It’s usually good news when you pick up steam faster than you expect but not always. Former Apple retail wunderkind and current JC Penney CEO Ron Johnson announced yesterday that the retailer’s plan to transform itself was “way ahead of schedule.” But it seems to have hit an oncoming locomotive called consumer resistance that is asserting its right of way on the same track.
BloombergBusinessweek’s hed on the story reads: “Penney has 1Q loss as new pricing repels shoppers.”
Back in February, you’ll recall, Johnson “got rid of most of Penney’s discounts and switched to a simpler pricing plan (offering everyday prices, monthlong special values and clearance prices), introduced cheerful catalogs and ads and added to the brands offered at the stores,” Stephanie Clifford reports in the New York Times. But shoppers seem to miss all the wheeling and dealing.
Executives repeatedly referred to coupons as ‘drugs’,” during the investors meeting in New York, report Dana Mattioli, Karen Talley and Nathalie Tadena of the Wall Street Journal, “and said the weaning of shoppers from
their coupon addiction has hurt sales and store traffic more than anticipated.”
The new advertising campaign also has come under some fire and Johnson “admitted” that an “advertising blitz in the quarter had failed to communicate to consumers exactly what its new pricing policy meant, namely three price tiers with the highest one 30-50 per cent below prices last year,” writes the Financial Times Barney Jopson.
"I think they're trying to be too cute and entertaining," Ries and Ries president Laura Ries, tells the AP’s Anne D’Innocenzio. "I think a more direct message would work better."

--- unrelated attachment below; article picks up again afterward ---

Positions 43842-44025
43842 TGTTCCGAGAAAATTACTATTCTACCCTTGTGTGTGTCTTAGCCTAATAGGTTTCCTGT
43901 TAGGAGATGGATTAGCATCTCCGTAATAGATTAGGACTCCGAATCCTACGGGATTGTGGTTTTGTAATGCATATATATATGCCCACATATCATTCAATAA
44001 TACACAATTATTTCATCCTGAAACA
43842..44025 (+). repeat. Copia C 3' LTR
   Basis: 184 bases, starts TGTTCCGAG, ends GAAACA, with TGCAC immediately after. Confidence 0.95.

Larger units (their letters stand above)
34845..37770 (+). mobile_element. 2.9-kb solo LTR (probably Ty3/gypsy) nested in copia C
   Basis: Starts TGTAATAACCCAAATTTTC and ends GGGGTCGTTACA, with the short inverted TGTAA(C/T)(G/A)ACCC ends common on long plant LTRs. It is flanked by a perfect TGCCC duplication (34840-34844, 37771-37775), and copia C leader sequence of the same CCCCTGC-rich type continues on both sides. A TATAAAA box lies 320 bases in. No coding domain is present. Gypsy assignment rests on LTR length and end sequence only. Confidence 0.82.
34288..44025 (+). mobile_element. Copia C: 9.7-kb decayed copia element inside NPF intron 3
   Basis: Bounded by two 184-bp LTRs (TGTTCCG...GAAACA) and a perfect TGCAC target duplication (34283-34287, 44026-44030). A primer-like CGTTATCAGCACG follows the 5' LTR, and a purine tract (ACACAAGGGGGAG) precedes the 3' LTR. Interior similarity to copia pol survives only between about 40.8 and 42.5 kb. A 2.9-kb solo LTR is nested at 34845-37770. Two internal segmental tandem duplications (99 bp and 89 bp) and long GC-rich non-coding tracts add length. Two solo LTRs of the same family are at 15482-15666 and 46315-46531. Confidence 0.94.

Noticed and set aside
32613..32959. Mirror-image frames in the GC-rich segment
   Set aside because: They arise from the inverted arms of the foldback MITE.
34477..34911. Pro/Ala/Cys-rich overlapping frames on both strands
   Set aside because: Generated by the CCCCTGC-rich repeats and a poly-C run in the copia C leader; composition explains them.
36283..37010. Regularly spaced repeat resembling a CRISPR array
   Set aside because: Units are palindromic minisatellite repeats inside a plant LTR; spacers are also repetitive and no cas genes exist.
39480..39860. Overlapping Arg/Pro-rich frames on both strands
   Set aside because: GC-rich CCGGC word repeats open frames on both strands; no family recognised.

(The protests of conservative group One Million Moms against the hiring of lesbian comedian Ellen Degeneres as spokeswoman for the brand, however, “had an unintended affect: customer's opinions of J.C. Penney actually rose with the griping, according to YouGov BrandIndex,” as Ashley Lutz reported earlier this month in BusinessInsider.)
Penney lost $163 in the quarter compared to a profit of $64 million a year ago. Analysts polled by Bloomberg anticipated a loss of 8 cents a share; instead, the company took a hit of 25 cents and, as many headline reported, scrapped its dividend, which analysts evidently did not see coming.
"The dividend cut makes you lose shareholder support,” Brian Sozzi,
chief equities analyst for NBG Productions, tells Reuters Phil Wahba. “And it also makes you wonder, do they have the
balance sheet to fund this massive transformation of the business over the next two to three years?"
Among other initiatives, Penney plans to will start remodeling stores this August “into what eventually will become homes for 100 separate shops,” the FT’s Jopson reminds us. “It announced additions to its line-up, including brands like Jonathan Adler and Michael Graves, on top of a previously announced deal with home goods icon Martha Stewart,” he writes.
“It is really hard,” Johnson said yesterday while announcing the results. “It’s hard for me, hard for the team, hard for everybody . . . But we are getting through it.”
He also prefers a nautical analogy rather than the rails. “It’s one big year we have to get through … We are trying to essentially convert the Titanic into 1,100 wave runners, and that is really hard to do,” he told analysts.
All was not glum in retailing yesterday, reports the Times’ Clifford. Abetted by the warm winter, Home Depot’s earnings zoomed 27% from the same quarter last year to $1.04 billion; Saks was up 13% and TJX Companies, which owns Marshalls and T. J. Maxx, says sales increased 11%.
And there’s still optimism that Penney will find a clear track down the road a piece, from without the company, as well.
"I am rooting for Ron Johnson to hit a home run. But it won't happen overnight,” says Ronald Friedman, the head of the retail group at accounting firm Marcus LLP tells D’Innocenzio. “This is a process. It will take between 12 to 18 months."
And hedge fund manager William Ackman, the company’s biggest shareholder, tells Reuters he’s not worried, “Rather,” writes Wahba, “he said, ‘I'm excited.’”
In one sense, I suppose it’s kind of like the olden days, when it took a while for the mail train from Chicago to arrive with the goodies you ordered.